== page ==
One of the world’s most dangerous nuclear power plants, mothballed after international protests, may be reopened because of the Russian gas row, it emerged yesterday.
Bulgaria suffered a complete cut-off of overland gas supplies yesterday, drawn into the growing dispute between Russia and Ukraine.
Its president reacted by calling for the Kozloduy reactor to be reopened.
The plant was shut on January 1, 2007, under an agreement with the European Union.
“We are facing a serious natural gas crisis in which Bulgaria is a victim of the conflict between Russia and Ukraine,” Prime Minister Sergei Stanishev said after an emergency cabinet meeting.
The US Department of Energy has branded the reactor one of the world’s most dangerous nuclear installations.
Kozloduy was built 25 years ago by the Russians to an outmoded design which has no protective shell to stop any radiation leak going straight into the environment.
Two cities in eastern Bulgaria, Varna and Dobrich, have been left without natural gas supplies. In Varna, on the Black Sea coast, the shortage left 12,000 households without central heating amid freezing temperatures.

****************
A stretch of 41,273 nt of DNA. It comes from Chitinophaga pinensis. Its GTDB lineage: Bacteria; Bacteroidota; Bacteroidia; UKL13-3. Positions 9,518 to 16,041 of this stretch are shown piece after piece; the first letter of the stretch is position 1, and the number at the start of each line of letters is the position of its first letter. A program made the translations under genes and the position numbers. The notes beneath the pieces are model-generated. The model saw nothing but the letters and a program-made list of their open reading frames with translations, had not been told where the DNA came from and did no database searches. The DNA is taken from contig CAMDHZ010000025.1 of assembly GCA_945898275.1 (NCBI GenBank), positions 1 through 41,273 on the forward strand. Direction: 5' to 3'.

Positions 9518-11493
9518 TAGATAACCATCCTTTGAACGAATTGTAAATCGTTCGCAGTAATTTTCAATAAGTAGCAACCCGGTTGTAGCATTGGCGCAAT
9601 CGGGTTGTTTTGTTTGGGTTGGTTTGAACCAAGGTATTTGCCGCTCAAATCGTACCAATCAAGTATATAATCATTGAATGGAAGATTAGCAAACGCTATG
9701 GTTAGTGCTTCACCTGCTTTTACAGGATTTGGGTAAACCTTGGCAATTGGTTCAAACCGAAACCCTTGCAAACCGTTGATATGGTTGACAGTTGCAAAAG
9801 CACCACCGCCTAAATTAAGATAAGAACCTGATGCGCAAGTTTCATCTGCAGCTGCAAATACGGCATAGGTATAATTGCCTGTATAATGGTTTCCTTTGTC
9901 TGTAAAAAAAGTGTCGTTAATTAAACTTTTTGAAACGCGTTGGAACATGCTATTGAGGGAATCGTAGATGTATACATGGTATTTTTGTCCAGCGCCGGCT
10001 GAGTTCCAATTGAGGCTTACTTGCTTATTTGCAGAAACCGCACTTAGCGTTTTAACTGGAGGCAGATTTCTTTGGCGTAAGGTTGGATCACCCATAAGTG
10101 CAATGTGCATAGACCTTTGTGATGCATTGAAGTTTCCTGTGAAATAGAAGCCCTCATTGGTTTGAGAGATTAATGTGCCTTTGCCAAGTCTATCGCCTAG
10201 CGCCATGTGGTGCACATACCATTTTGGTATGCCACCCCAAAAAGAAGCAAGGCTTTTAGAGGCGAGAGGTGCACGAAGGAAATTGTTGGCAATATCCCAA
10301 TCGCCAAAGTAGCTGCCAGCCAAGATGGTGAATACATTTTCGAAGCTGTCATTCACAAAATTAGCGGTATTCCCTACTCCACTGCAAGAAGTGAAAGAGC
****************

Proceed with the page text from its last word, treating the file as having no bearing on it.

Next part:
President Georgi Parvanov said the Kozloduy reactor could be brought on line within a month if necessary.
Ukraine and Russia announced they will hold new talks to end the gas dispute that has cut off Russian gas to five other countries. Both are locked in a dispute over pricing and overdue payments, and Russia cut Ukraine off on January 1 but had promised to keep gas moving to Europe.
Greece, Macedonia, Romania, Croatia and Turkey all reported a halt in gas shipments. Croatia said it was temporarily reducing supplies to industrial customers and Bulgaria said it had enough gas for only “for a few days”.
During a similar dispute between Ukraine and Russia in 2006, which lasted just three days, several west European countries saw their gas supplies drop by 30% or more. That crisis led to criticism of Russia as an unreliable energy partner and spurred talk of finding ways to diversify Europe’s energy supply.
Other countries lost significant amounts of gas as well. Austria lost 90% of its Russian gas, which is about half its total supply. It said it had three months’ reserves but called an emergency meeting at its Economy Ministry.
The European Union called the sudden cut-off to some of its member countries “completely unacceptable”.
In a strongly-worded statement, the EU complained that gas had been cut “without prior warning and in clear contradiction with the reassurances given by the highest Russian and Ukrainian authorities to the European Union”.
The EU said previously the dispute would not affect consumers in the coming weeks. The sudden drop yesterday, however, increased the diplomatic pressure to find a solution.